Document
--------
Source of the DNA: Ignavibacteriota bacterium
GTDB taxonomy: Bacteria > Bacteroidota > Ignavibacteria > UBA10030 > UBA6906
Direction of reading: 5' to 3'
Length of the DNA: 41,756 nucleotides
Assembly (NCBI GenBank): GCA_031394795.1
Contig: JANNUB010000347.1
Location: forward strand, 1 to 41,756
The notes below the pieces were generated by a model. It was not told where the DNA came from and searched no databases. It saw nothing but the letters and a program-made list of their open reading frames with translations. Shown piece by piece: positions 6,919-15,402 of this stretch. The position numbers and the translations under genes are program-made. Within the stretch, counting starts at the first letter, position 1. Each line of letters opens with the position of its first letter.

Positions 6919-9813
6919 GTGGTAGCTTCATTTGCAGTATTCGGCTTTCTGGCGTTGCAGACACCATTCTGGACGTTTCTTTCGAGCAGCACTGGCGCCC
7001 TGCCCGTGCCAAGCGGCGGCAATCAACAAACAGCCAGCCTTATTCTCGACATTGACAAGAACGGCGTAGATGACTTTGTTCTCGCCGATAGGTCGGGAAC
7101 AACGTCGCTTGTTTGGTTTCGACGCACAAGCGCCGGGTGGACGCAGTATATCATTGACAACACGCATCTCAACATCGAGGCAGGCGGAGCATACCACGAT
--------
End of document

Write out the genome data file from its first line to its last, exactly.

Source of the DNA: Ignavibacteriota bacterium
GTDB taxonomy: Bacteria > Bacteroidota > Ignavibacteria > UBA10030 > UBA6906
Direction of reading: 5' to 3'
Length of the DNA: 41,756 nucleotides
Assembly (NCBI GenBank): GCA_031394795.1
Contig: JANNUB010000347.1
Location: forward strand, 1 to 41,756
The notes below the pieces were generated by a model. It was not told where the DNA came from and searched no databases. It saw nothing but the letters and a program-made list of their open reading frames with translations. Shown piece by piece: positions 6,919-15,402 of this stretch. The position numbers and the translations under genes are program-made. Within the stretch, counting starts at the first letter, position 1. Each line of letters opens with the position of its first letter.

Positions 6919-9813
6919 GTGGTAGCTTCATTTGCAGTATTCGGCTTTCTGGCGTTGCAGACACCATTCTGGACGTTTCTTTCGAGCAGCACTGGCGCCC
7001 TGCCCGTGCCAAGCGGCGGCAATCAACAAACAGCCAGCCTTATTCTCGACATTGACAAGAACGGCGTAGATGACTTTGTTCTCGCCGATAGGTCGGGAAC
7101 AACGTCGCTTGTTTGGTTTCGACGCACAAGCGCCGGGTGGACGCAGTATATCATTGACAACACGCATCTCAACATCGAGGCAGGCGGAGCATACCACGAT